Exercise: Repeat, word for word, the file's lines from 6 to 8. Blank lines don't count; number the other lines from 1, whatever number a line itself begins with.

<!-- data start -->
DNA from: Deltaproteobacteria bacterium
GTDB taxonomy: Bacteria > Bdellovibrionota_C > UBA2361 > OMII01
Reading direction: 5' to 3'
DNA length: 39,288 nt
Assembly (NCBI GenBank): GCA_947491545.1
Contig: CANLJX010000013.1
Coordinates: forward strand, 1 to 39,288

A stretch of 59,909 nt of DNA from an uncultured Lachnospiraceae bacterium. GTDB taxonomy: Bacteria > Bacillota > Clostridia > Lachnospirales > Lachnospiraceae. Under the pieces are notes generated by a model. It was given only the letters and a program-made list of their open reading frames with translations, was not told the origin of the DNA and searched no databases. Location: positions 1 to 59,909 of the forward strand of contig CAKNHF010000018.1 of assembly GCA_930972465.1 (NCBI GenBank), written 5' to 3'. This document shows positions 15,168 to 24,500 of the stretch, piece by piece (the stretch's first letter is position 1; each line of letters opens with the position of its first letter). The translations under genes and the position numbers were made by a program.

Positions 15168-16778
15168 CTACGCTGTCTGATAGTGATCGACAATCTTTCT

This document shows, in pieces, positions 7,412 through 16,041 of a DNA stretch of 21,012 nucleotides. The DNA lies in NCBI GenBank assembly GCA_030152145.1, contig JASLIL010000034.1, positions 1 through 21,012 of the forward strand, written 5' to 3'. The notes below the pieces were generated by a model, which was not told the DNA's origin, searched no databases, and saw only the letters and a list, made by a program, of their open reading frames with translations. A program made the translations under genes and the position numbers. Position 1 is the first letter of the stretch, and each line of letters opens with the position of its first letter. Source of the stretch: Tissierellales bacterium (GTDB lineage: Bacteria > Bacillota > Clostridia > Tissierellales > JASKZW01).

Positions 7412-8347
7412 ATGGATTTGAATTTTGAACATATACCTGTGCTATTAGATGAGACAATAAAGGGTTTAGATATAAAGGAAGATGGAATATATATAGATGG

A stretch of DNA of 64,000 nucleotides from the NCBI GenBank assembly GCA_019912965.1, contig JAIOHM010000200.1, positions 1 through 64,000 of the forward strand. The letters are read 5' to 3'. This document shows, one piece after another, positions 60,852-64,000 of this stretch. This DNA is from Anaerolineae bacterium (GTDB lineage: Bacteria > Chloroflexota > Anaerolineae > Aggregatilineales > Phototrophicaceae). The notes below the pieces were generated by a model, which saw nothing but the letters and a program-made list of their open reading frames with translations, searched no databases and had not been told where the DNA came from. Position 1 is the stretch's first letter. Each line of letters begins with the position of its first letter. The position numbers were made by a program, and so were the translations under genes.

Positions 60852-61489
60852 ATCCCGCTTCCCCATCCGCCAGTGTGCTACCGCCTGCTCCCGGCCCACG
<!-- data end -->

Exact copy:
Contig: CANLJX010000013.1
Coordinates: forward strand, 1 to 39,288

A stretch of 59,909 nt of DNA from an uncultured Lachnospiraceae bacterium. GTDB taxonomy: Bacteria > Bacillota > Clostridia > Lachnospirales > Lachnospiraceae. Under the pieces are notes generated by a model. It was given only the letters and a program-made list of their open reading frames with translations, was not told the origin of the DNA and searched no databases. Location: positions 1 to 59,909 of the forward strand of contig CAKNHF010000018.1 of assembly GCA_930972465.1 (NCBI GenBank), written 5' to 3'. This document shows positions 15,168 to 24,500 of the stretch, piece by piece (the stretch's first letter is position 1; each line of letters opens with the position of its first letter). The translations under genes and the position numbers were made by a program.